Vapour Compression Refrigeration System

Topics: Thermodynamics, Refrigeration, Heat engine Pages: 4 (949 words) Published: December 1, 2010
VAPOUR COMPRESSION REFRIGERATION SYSTEM
CARNOT REFRIGERATION CYCLE
The Carnot cycle refrigeration performs the reverse effect of the heat engine because it transfers energy from a low level of temperature to a high level of temperature. The refrigeration cycle requires the addition of external work for its operation. The diagram of the equipment and the temperature entropy diagram of the refrigeration cycle. The process which constitute the cycle are:

1-2 Adiabatic compression.
2-3 Isothermal rejection of heat.
3-4 Adiabatic expansion.
4-1 Isothermal addition of heat.
All the process in the Carnot cycle are thermodynamically reversible .Process 1-2 and 3-4 isentropic. The withdrawal of heat from low temperature source in process 4-1is the refrigeration step and is the entire purpose of the cycle. All the other processes in the cycle function so that the low temperature energy can be discharged to some convenient high temperature sink. VAPOUR COMPRESSION CYCLE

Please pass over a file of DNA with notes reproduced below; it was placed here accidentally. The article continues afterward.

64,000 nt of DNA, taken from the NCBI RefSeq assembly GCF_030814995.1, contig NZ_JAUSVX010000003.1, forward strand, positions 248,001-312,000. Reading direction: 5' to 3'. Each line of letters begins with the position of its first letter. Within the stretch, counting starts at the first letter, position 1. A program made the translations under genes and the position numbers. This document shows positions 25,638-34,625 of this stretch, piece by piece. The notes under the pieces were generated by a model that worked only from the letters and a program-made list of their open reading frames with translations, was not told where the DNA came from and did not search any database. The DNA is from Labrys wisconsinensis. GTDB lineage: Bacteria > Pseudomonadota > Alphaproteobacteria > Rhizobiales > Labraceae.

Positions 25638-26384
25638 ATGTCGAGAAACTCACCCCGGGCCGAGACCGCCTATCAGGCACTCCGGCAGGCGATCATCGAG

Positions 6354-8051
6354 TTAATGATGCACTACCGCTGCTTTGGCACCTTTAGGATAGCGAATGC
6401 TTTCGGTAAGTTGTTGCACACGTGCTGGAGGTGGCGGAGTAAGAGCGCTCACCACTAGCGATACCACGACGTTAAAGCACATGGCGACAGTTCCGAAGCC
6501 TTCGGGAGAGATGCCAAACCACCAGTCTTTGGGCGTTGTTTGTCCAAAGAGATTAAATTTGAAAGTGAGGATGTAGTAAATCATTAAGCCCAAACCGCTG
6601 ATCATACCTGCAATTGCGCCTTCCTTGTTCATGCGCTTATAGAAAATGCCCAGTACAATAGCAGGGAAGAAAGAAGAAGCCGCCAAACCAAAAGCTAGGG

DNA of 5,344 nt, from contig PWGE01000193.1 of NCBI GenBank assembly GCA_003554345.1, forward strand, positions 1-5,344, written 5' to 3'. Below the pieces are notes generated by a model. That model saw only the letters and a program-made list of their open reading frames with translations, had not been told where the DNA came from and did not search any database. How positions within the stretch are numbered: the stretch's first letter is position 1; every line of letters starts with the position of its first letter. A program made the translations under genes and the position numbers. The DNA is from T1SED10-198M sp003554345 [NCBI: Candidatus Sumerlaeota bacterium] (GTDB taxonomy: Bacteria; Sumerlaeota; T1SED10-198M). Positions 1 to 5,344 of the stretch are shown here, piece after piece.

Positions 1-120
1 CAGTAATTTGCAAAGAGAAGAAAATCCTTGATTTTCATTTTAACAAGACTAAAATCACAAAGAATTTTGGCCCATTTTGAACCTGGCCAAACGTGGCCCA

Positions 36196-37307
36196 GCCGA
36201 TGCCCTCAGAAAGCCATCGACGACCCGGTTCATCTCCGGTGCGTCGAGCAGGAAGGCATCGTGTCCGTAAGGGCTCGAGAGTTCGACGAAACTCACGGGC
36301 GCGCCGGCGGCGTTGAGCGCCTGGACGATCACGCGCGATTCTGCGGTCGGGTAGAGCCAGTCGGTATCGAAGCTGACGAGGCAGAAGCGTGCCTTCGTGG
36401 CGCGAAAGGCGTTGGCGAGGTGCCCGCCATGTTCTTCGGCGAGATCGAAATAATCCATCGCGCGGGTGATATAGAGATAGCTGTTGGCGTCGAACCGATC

The vapour compression cycle is the most widely used refrigeration cycle in practice. In this cycle vapour is compressed, then condensed to a liquid, following which the pressure so that fluid can evaporate at low pressure. The standard vapour compression cycle is shown in temperature enthalpy diagram. The process constituting the standard vapour compression cycle are: 1-2 Reversible and adiabatic compression from saturated vapour to condenser pressure. 2-3 Reversible rejection of heat at constant pressure, causing de-superheating and condensation of refrigerants; 3-4 Irreversible expansion at constant enthalpy from saturated liquid to the evaporated pressure; 4-1 Reversible addition of heat at constant pressure causing evaporation to saturated vapour.

PERFORMANCE OF THE STANDARD VAPOUR COMPRESSION CYCLE

With the help of pressure-enthalpy diagram, the significant quantities of the standard vapour compression cycle will be determined. These quantities are the work of compression, heat...
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